So for those of you looking for ways to remember your speech or presentation and to create prompts for yourself, here are 5 ways that visuals could work for you.

1. I will call the first one “mind mapping”. This involves “mapping” the ideas for your speech. Usually people put the central message in the centre, perhaps surrounded by a circle or border. Then they connect the points of the speech to the main message as one would spokes to a wheel. From those points, then, further connections reach out to the supports for the points. You can use decorations, colours, pictures, whatever most represents the content of each part, and the connections between them and the order in which you will present them. This is a standard mind map.

You might, on the other hand prefer to draw waves that represent the more emotional flow of the speech, somewhat similar to Nancy Duarte’s spark lines, or curves that represent a new point, or a change in direction of the speech. So each wave or curve represents the points to be made, the climax of the point that will really hook audience response, or the points of the presentation that represent, say, problems and solutions. Write the main message beneath the waves, perhaps, and transition techniques between the waves.

I simply use the sort of note-taking skills I learned in uni – main message at the top, then bullet point system for points to be made and further indented bullet points . I don’t use this system to creating slides, incidentally – yuk, how boring that would be, but it’s the way I learned to organise content and it works for me, in conjunction with other memory techniques.

So however you visually represent the flow of your speech or presentation, you can memorise that image, and the connections between its parts and that will be with you when you need to remember what to say next when you actually present. It will also be there with you, should you need to change the flow of the speech in response to the audience or the environment, and the logic will allow you to make the changes in a way that works for you and for the audience.

2. Visualisation. This is a technique used in many areas where performance is focused and adrenalin-driven, particularly in sports. And while it certainly involves the visual and imagery there are so many other aspects involved – training your subconscious to store what I call “muscle memory”, injecting positive emotion to reinforce the memories. For the purposes of this article, though, the visualisation involves using the mind’s eye or imagination to “watch” yourself as you present, your body language, how you appear on the “stage”, how you are interacting with the audience, and what you are saying. It also involves “seeing” how the audience is reacting to what you are saying, how the equipment is functioning, how you are using the particular setup in the room. I used it from the beginning, I think, of my speaking, long before the word became such a large part of our language, “visualising” successful presentation, and visualising overcoming the possible hurdles to successful presentation. It’s a way of committing the presentation to memory, and ensures that much of the presentation can be put into a state similar to auto-pilot while the front of your brain deals with interacting with, and customizing for, this particular audience.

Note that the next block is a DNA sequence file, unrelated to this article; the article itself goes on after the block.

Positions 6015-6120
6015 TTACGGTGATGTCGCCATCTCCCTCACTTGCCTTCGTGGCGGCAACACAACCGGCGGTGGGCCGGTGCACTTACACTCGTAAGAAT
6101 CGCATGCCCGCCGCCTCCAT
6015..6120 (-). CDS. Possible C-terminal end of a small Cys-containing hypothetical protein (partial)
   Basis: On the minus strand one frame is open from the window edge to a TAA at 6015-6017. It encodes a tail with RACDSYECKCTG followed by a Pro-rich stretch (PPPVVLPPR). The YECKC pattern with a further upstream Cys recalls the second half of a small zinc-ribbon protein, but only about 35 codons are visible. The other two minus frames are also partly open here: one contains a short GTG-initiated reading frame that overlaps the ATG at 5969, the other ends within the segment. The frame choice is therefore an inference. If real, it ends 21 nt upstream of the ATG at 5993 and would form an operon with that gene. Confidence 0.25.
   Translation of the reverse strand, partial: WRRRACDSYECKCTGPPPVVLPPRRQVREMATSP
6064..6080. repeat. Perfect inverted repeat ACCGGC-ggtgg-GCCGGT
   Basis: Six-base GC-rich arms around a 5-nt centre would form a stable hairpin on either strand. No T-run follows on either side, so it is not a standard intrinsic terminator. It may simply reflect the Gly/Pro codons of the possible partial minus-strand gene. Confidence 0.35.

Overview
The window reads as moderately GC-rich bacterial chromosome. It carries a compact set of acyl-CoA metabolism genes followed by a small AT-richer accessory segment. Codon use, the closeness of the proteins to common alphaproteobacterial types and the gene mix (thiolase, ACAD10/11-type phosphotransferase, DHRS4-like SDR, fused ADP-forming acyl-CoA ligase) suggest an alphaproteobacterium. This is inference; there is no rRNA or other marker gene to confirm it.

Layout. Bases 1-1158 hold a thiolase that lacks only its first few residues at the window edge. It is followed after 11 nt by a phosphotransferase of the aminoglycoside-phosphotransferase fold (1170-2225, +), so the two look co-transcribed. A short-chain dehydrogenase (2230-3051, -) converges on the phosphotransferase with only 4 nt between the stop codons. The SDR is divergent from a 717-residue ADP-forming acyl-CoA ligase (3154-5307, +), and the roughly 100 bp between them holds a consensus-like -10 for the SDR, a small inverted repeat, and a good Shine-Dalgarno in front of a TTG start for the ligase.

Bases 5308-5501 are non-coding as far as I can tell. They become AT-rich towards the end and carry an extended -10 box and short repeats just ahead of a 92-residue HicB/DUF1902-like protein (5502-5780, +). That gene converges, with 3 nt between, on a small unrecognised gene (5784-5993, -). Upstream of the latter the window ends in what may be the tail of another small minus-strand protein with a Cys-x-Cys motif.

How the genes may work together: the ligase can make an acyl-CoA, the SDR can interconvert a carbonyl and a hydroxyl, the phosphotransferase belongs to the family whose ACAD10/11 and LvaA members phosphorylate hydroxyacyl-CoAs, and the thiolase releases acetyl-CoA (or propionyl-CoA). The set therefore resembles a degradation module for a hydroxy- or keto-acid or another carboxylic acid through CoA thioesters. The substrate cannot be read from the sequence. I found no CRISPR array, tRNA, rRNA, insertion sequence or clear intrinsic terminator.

3. For many people the simple act of writing something is a memory aid, but it can be combined with the visual memory. You can commit the look of the writing to memory, having simply written on a normal blank page. Or you can use the ubiquitous, totally indispensable sticky notes. Use colours, create patterns of shapes and colours, use diagrams on the notes, make diagrams with the notes, write a word or words for each point with points in one colour, supports in another, transitions in another. Lay out the whole speech, in point form, and that process alone may just be enough if you have a photographic memory. Or you can then transfer the whole thing onto a sheet or folder or series of cards to use as a prompt. Take a photograph of it, and use that. Your creativity comes into play, here, to learn, by trial and error, just what works best for you.

4. Maybe it is images that work for you. After all, ‘a picture paints a thousand words’, and our minds remember information better if that information is combined with an image. So you could use an image as a prompt. The storyboarding process that can be so useful for creating a PowerPoint presentation would work well here. One idea – one image, with maybe a word or two to reinforce the memory. Again – perhaps the creation of the storyboard will be enough, if the photographic system works for you, or you can use the board as a prompt. Or you can rehearse the presentation and when you know the points that will cause you grief, just use images for those. It’s all a matter of finding, through practice, what works for you.

5. And, of course, the logical extension of this thought is to use the PowerPoint slides themselves as a memory aid. I know people do this and can make it work for them. It takes practice. I watched a speaker use this system recently. She was a dynamic presenter, with a fluent presentation and had the audience captivated. She had no remote for the slides, so had to ask or signal to the computer operator to advance the slides. When that operator made an error, then the whole speech ground down as the speaker had to wait to find out what was supposed to happen next. Her dynamism saved the day, but it was a glitch that could have been avoided.

Each of these 5 is a way of using images to remember your presentation. Each allows you to be creative in producing a visual to memorise and guide your presentation. Each will need your constant creative attention in honing its success, and maybe you will go even further and combine them.